To move people from these Paris neighborhoods will require funding so that the Fonde de Juif Unifie can subsidize higher rents. Firestone said that the plan is for the Fonde to foot around 80 percent of the bill, but Jewish Federations of North America has opened a mailbox so that people can contribute money to help with both the relocations and with additional security.
One of the most important parts of the mission, Firestone said, was their visit to the French Prime Minister’s office to meet with Gilles Clavreul, Interministerial Delegate for the Fight against Racism and Anti-Semitism.
“He really told us that the French government is very concerned about the French Jewish community,” she said.
In fact, after the terrorist attack in January, Prime Minister Manuel Valls made an impassioned speech against anti-Semitism to the French Parliament.
“How can we accept that people are killed because they are Jewish?” Valls said. “How is it that in some schools, we cannot teach about the Holocaust? This is a new anti-Semitism, born on the Internet, which advocates hatred of Jews and the loathing of the State of Israel. When the Jews of France are attacked, all of France is attacked, and so is the universal consciousness.”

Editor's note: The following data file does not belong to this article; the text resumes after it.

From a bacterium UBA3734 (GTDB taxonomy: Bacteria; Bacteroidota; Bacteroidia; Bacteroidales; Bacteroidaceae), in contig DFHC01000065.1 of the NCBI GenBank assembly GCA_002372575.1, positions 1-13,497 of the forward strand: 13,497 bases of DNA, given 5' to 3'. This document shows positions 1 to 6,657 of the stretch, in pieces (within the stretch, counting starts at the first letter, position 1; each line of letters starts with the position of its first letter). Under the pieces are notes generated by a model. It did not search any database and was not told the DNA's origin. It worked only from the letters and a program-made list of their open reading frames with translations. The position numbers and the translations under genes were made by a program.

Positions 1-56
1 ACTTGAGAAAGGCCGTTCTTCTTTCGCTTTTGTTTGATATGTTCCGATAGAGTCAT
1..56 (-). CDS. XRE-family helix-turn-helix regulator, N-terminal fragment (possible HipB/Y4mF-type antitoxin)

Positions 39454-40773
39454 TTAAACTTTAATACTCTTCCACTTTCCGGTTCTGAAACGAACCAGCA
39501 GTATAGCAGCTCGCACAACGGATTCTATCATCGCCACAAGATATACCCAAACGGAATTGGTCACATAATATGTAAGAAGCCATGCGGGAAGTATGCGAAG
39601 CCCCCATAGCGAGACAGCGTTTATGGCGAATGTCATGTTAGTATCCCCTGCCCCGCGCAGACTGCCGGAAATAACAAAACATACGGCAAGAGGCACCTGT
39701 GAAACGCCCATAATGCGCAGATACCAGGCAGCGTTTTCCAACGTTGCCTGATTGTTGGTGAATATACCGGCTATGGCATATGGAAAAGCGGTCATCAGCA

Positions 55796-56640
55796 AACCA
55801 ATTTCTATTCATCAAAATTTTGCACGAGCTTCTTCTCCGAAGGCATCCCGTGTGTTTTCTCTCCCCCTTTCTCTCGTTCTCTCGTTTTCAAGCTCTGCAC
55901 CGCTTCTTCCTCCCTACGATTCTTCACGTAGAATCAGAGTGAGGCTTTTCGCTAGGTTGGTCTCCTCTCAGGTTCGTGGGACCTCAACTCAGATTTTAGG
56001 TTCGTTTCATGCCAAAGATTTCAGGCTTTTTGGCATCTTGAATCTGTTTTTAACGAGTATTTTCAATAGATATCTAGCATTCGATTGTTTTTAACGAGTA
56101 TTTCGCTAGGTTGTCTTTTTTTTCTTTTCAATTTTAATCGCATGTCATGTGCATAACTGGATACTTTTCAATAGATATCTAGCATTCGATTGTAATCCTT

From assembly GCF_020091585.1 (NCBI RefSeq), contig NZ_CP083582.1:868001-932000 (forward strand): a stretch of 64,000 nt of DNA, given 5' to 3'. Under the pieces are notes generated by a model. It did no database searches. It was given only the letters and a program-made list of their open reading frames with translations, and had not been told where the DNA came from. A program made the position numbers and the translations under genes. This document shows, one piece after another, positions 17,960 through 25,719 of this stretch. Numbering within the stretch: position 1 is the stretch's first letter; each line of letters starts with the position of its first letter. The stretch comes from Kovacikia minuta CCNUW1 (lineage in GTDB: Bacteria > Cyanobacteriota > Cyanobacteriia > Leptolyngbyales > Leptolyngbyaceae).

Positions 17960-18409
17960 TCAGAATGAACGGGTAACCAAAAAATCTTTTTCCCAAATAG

But acts of anti-Semitism continue to occur.
While the mission was in France, someone set fire to an Israeli flag at the Hyper Cacher market memorial on fire. Earlier this week, 300 Jewish tombstones were vandalized in a cemetery in Eastern France.
While these events continue to raise concerns, Firestone said she thought that the French Jewish community was glad for the support shown by the members of the JFNA mission.
“Typically, I don’t think the American Jewish and the French Jewish communities have had close ties,” Firestone said. “So this is an opportunity to form a closer relationship. I think they were happy that we came and showed that support and solidarity.”
To contribute to the Jewish Federations of North America’s emergency fund for the French Jewish community, go to